A Return to the Handshake?

There are five words that strike fear into the heart of every business owner. They are “Let me call my lawyer.”

I’m not talking about threats. If I had a nickel for every person who threatens “I’m going to call my lawyer” I’d be very rich. I’ve found that to be a tactic used by those who really don’t understand how to talk through a problem. Something goes wrong in a business deal. Someone has a fixed idea of what the problem is, and what the solution just has to be. When the other side demurs, they pull out the lawyer card.

Like Mattie Ross in both versions of “True Grit,” who wields the off-screen presence of J. Noble Daggett as a first line of offense, people who pull out lawyers at the drop of a hat are usually those who have never actually engaged in serious litigation.

Those of us who have been involved in lawsuits try to avoid them like the plague. We know that they quickly get out of control, as one attorney starts jousting with the other. Accusations fly, trees are made into paper at a horrific rate, and the legal bills mount with breathtaking speed.

Will Rogers once said;

“When you drive through a small town, and it has a lawyer, he is usually a man of pretty modest circumstances. Now when that town has two lawyers, they are both doing very well.”

In our business owner groups of The Alternative Board, “Should I sue?” is a regular topic of discussion. Except in the most egregious cases, the consensus is always “no.” A settlement of the differences, almost without regard to cost, is always less expensive, less time consuming, and less aggravating than going to court. Most of the time you wind up settling anyway.

So when do you really need a lawyer to set out the specifics of a business deal at the outset? First, begin with the end in mind. If the relationship is intended to be long-term, and separation is going to be difficult, costly or unpleasant for either party, you probably need a contract drafted by an attorney. If there is substantial liability to either party of the other doesn’t perform, you need a contract.

Otherwise, you might just need an agreement. When I started consulting, we drafted a service agreement that was pages long. It defined deliverables, payment terms, responsibilities and communication requirements. It said who had to provide what to whom and when, what constituted provision as required, what constituted failure to provide in a timely manner, what the corrective measures were that would be satisfactory, and what the steps were if those measures proved less than satisfactory.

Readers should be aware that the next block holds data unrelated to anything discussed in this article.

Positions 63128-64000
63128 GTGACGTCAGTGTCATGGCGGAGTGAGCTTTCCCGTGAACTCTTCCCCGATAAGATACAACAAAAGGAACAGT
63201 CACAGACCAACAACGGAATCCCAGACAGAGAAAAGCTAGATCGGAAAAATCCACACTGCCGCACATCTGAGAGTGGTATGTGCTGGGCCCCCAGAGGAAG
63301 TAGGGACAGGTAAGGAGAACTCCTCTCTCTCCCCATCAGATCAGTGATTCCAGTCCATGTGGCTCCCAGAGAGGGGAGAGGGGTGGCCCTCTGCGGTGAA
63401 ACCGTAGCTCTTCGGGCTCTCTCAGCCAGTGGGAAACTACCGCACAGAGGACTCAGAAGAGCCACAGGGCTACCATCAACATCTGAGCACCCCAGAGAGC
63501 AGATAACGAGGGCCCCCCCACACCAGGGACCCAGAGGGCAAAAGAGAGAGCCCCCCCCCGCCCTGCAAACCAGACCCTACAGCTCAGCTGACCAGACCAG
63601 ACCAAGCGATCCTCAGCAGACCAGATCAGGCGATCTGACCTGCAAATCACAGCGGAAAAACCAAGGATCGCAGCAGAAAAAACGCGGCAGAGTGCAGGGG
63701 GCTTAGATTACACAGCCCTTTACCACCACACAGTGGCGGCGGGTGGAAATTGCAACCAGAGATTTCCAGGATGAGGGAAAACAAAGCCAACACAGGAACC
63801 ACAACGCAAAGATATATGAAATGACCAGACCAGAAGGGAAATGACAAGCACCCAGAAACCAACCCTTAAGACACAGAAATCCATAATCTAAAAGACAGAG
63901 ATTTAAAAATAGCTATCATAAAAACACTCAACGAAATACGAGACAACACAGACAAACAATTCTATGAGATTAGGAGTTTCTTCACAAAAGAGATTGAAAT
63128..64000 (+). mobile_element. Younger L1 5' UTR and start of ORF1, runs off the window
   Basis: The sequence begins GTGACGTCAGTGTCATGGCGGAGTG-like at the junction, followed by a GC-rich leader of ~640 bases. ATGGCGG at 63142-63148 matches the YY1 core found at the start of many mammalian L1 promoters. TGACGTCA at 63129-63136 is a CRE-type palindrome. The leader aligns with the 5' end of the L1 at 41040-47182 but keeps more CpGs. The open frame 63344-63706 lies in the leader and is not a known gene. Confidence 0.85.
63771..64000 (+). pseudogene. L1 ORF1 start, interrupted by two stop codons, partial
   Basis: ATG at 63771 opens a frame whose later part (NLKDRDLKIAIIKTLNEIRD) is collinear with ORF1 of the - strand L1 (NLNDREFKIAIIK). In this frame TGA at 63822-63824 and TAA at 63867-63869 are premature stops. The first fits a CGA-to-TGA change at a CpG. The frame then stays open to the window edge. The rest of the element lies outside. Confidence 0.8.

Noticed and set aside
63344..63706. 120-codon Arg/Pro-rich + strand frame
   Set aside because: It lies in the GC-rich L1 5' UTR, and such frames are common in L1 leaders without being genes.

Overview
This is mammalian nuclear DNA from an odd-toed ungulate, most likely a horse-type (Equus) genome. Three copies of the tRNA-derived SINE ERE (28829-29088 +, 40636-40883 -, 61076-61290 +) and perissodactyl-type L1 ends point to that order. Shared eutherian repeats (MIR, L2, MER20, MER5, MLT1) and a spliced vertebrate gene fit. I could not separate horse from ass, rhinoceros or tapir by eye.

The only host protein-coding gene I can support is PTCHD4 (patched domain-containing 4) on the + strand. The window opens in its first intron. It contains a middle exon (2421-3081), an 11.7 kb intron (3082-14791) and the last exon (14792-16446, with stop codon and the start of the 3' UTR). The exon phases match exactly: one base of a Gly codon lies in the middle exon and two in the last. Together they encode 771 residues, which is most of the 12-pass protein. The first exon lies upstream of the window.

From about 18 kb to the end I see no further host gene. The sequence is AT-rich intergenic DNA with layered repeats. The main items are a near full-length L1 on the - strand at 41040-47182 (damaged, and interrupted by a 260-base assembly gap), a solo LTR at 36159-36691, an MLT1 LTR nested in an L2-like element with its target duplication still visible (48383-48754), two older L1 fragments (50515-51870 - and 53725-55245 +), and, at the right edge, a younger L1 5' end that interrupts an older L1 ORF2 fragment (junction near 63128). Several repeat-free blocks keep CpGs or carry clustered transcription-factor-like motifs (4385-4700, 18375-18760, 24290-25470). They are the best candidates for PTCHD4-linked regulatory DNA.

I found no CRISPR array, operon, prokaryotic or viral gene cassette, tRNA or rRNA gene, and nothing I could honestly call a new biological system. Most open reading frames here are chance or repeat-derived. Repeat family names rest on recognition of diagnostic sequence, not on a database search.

The lawyers had a field day. Because it was so complicated, every prospective client had to present it to their lawyers for review. Their lawyers always wanted changes. Then our lawyers had to review the changes. Not surprisingly, it didn’t lend a real warm and fuzzy atmosphere to the beginning of an engagement.

Either the relationship worked out or it didn’t. We never sued a client if it went south, we just wrapped it up and moved on. Sometimes we did more work than we felt we were paid for. A few times I’m guessing that the client got a bit less than they anticipated. That’s business.

Now I draft my own agreements. They are typically one page. They are solely to make sure both parties understand what we are trying to do. They say “You want this work done. We do that. We can do it in this amount of time. You will pay us this amount for doing it.”

That’s about it. I’ve delivered millions of dollars worth of work with no more than that. All the additional effort of defining what we will do to each other if I don’t do the work or if they don’t pay me, the defining of which court we have to fight in, where the mailing notices have to go, whether electronic notice is acceptable, ad infinitum, is crap that is only useful if you go to court. I figure if I bill someone for services and they don’t pay, a judge can figure that out without me trying to tell him what the definition of payment is.

When a client asks me where all that nifty legal language is, I tell them my viewpoint. I will do my best to make this successful. I assume you will do your best to make this successful.  If I determine that I’ve made a mistake in my judgement of you as a client, I will move on. Life is too short to fight over it.

A one page agreement is full of holes. A thirty page contract has 30 times as many holes. Too often we lose the concept of a written agreement as a clarifier, and we try to make it into something that replaces the basic trust that underlies every business relationship. It is a waste of time.

OK, maybe I’m not quite back to the handshake, but I keep edging closer.

 

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2 Responses to A Return to the Handshake?

  1. Tim DeBlaey says:

    Well said! I can’t tell you how many times I’ve let people know that my handshake is my contract and my work is my signature.

  2. I agree. A clear statement of what we both agree needs to be accomplished is great. I find an hourly rate with a guess as to how many hours works well. It allows you to change the scope without anyone getting concerned. It protects the provider and assuming the consultant does not draw things out, usually the client gets the project cheaper because no fudge factors are added into the price to cover the unexpected.

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